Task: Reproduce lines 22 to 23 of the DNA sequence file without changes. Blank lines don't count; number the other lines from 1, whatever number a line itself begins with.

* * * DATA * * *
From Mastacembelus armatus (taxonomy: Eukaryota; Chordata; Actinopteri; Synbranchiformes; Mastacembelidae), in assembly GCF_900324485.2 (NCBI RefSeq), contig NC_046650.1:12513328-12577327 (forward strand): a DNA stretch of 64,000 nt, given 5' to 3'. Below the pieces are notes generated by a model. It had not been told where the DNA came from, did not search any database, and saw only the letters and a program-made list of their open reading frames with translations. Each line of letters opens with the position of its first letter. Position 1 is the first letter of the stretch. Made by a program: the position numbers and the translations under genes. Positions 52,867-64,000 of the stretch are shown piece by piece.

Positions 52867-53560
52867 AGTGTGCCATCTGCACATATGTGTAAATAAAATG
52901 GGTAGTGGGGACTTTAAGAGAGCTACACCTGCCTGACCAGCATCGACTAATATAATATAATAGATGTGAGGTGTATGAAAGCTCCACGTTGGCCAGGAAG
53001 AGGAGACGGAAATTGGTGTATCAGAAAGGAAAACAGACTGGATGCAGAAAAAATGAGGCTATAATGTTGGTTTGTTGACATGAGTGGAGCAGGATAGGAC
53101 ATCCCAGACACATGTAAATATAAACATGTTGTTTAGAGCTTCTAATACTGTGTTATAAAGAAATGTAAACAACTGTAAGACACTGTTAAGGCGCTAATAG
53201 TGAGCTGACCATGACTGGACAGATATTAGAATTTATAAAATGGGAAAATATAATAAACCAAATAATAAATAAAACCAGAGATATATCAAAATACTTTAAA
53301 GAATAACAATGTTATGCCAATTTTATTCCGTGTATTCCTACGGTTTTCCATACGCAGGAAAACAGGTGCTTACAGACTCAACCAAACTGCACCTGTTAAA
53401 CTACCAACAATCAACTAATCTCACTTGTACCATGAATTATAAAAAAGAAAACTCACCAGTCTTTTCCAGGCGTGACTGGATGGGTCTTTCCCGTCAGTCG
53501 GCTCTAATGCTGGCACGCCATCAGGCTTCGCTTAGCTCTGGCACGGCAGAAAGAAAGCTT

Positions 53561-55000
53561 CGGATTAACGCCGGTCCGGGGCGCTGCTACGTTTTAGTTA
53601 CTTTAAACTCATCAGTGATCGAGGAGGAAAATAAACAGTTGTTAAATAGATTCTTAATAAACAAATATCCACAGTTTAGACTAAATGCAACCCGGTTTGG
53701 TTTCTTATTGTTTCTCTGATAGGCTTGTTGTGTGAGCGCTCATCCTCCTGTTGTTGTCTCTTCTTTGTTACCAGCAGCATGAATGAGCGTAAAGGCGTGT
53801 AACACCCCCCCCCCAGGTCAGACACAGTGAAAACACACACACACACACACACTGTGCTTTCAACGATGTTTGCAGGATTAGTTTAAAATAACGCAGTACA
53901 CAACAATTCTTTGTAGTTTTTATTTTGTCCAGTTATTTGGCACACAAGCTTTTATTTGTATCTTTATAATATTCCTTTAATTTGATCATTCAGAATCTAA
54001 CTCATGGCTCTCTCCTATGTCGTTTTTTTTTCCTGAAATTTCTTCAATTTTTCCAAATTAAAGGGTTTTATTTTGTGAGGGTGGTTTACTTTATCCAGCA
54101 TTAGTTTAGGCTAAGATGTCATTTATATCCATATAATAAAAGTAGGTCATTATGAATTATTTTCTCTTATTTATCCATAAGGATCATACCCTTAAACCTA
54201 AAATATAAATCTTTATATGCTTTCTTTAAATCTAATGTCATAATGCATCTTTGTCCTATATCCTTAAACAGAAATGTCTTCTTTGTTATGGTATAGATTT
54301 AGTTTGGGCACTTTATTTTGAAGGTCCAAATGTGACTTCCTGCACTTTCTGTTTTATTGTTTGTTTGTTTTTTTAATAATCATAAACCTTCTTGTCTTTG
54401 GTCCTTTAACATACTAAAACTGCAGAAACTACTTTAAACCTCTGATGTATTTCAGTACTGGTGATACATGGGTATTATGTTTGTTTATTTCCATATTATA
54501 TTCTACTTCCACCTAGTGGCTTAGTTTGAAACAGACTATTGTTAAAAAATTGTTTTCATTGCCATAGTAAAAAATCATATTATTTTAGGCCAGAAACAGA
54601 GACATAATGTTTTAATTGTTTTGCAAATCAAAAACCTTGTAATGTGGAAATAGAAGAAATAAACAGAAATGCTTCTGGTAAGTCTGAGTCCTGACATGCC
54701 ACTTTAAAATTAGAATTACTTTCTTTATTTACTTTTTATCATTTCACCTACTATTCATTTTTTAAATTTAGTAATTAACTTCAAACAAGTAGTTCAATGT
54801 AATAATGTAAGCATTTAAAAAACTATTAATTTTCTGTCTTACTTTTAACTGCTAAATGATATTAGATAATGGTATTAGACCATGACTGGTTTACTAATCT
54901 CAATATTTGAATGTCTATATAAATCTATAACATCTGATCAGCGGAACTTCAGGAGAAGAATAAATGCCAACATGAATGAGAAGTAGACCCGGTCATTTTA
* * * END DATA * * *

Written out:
54501 TTCTACTTCCACCTAGTGGCTTAGTTTGAAACAGACTATTGTTAAAAAATTGTTTTCATTGCCATAGTAAAAAATCATATTATTTTAGGCCAGAAACAGA
54601 GACATAATGTTTTAATTGTTTTGCAAATCAAAAACCTTGTAATGTGGAAATAGAAGAAATAAACAGAAATGCTTCTGGTAAGTCTGAGTCCTGACATGCC